By Veronica Fenton – Senior HR and Recruitment Consultant

Equal pay for equal work. In some industries there is a pay gap favouring men.

Women in Australia have been fighting for the right to equal pay since early this century. The principle of equal pay for equal work was recognised in the Universal Declaration of Human Rights

in 1948. Since then, women’s right to equal remuneration has gained increasing international support.

Australian women workers were granted equal pay in 1969. Why 47 years later is it still such an issue?

In 2012 the Federal Government introduced the Workplace Gender Equality Act 2012, announcing minimum standards and compliance obligations for relevant employees.

The gender pay gap is the difference between ladies and men’s average weekly full time equivalent earnings, expressed as percentage of men’s earnings. The Workplace Gender Equality Agency calculates the national gender pay gap using Australian Bureau of Statistics Full Time Adult Average Weekly ordinary Time Earnings (AWOTE) Trend data from the Average Weekly Earnings (AWE) survey. The national gender pay gap is currently at 17.3% and has hovered between 15% and 19% for the past 20 years.

The national gender pay gap based on Average Weekly Earnings is a symbol for the overall position of ladies in the workforce. It does not show “like for like” pay gaps, that is employees in the same or comparable roles, nor determine or explain the causes of any difference in earning between ladies and men.

The gender pay gap is influenced by a number of interrelated work, family and societal factors, including stereotypes about the work ladies and men “should” do, and the way ladies and men “should” engage in the workforce. Other factors that contribute to the gender pay gap include:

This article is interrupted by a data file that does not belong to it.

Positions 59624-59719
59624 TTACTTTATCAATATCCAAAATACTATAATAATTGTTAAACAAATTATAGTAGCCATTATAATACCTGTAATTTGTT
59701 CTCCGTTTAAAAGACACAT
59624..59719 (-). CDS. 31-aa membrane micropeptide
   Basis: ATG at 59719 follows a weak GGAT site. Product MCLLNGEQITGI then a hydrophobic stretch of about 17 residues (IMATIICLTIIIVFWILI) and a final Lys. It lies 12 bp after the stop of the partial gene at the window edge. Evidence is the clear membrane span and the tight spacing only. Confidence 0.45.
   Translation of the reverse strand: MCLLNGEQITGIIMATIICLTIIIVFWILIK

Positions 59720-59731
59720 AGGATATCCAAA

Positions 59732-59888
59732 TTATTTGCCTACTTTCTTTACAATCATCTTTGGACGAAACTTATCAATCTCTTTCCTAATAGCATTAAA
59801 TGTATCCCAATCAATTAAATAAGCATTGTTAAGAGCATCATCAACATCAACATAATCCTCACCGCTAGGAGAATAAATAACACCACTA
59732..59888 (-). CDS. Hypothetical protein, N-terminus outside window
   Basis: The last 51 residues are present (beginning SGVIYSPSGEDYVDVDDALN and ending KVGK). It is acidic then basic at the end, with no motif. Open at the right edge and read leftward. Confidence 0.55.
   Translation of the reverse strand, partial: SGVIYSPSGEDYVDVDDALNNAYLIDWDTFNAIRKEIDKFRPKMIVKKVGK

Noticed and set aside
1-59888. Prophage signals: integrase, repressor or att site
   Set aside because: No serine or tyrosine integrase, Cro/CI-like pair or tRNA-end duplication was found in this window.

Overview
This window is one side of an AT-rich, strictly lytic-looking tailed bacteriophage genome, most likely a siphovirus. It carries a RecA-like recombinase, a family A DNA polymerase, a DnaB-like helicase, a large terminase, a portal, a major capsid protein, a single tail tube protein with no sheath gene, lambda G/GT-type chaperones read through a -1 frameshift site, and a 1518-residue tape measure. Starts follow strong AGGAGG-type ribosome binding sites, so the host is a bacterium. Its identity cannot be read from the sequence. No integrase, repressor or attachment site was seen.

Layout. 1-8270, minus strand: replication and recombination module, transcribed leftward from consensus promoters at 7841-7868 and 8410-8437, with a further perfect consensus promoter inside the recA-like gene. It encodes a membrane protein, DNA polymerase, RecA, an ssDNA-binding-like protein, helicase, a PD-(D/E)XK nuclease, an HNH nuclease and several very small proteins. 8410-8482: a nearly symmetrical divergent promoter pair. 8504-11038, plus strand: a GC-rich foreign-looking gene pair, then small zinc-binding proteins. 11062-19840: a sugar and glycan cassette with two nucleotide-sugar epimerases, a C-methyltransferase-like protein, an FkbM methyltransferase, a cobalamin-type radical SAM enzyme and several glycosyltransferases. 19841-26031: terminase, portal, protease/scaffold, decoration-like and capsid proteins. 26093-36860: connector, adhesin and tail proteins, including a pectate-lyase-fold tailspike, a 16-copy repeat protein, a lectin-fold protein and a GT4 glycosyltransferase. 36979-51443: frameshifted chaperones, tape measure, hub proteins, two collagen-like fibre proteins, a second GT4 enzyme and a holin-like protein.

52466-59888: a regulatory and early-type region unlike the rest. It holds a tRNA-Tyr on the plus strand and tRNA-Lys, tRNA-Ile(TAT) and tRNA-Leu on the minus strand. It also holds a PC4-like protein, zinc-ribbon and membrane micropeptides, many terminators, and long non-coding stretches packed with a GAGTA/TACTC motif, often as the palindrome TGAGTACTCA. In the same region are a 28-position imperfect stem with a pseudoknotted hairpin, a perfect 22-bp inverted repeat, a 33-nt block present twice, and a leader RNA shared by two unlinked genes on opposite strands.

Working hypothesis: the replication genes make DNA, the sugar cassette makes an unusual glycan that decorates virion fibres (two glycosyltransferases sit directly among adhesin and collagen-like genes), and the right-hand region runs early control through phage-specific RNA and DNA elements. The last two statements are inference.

• Ladies and men working in different industries (industrial segregation) and different jobs (occupational segregation). Historically, female dominated industries and jobs have attracted lower wages than male dominated industries and jobs
  • A lack of ladies in senior positions, and a lack of part-time or flexible senior roles. Ladies are more likely than men to work part-time or flexible because they still undertake most of society’s unpaid caring work and may find it difficult to access senior roles
  • Ladies more precarious attachment to the workforce, largely due to their unpaid caring responsibilities
  • Differences in education, work experience and seniority
  • Discrimination, both direct and indirect

In November 2015, the Financial and Insurance Services industry had the highest gender pay gap of 30.0%, followed by the Rental, Hiring and Real Estate Services at 27.3% and then followed by the Health Care and Social Assistance.

Although women make up 40 per cent of the average workforce, they only represent a third of managers and 26 per cent of senior managers.

(The data reflected in Australia, with Workplace Gender Equality Agency (WGEA) director Libby Lyons saying women made up nearly half the workforce, but were lacking in key management positions).

“In Australia, women are highly educated and make up nearly half the workforce, however just 27.4 per cent of key management personnel and 15.4 per cent of CEOs are women,” she told the ABC. Libby Lyons, WGEA director

Going forward and most importantly, we need real commitment to gender equality as a critical business issue at the highest levels of all Australian organisations.

For more information on how your industry fares, visit www.wgea.gov.au